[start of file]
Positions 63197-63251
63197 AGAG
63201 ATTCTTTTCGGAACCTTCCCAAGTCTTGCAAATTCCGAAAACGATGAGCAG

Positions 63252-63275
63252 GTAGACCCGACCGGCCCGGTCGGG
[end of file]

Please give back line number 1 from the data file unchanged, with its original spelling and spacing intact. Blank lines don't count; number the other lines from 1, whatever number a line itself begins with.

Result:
Positions 63197-63251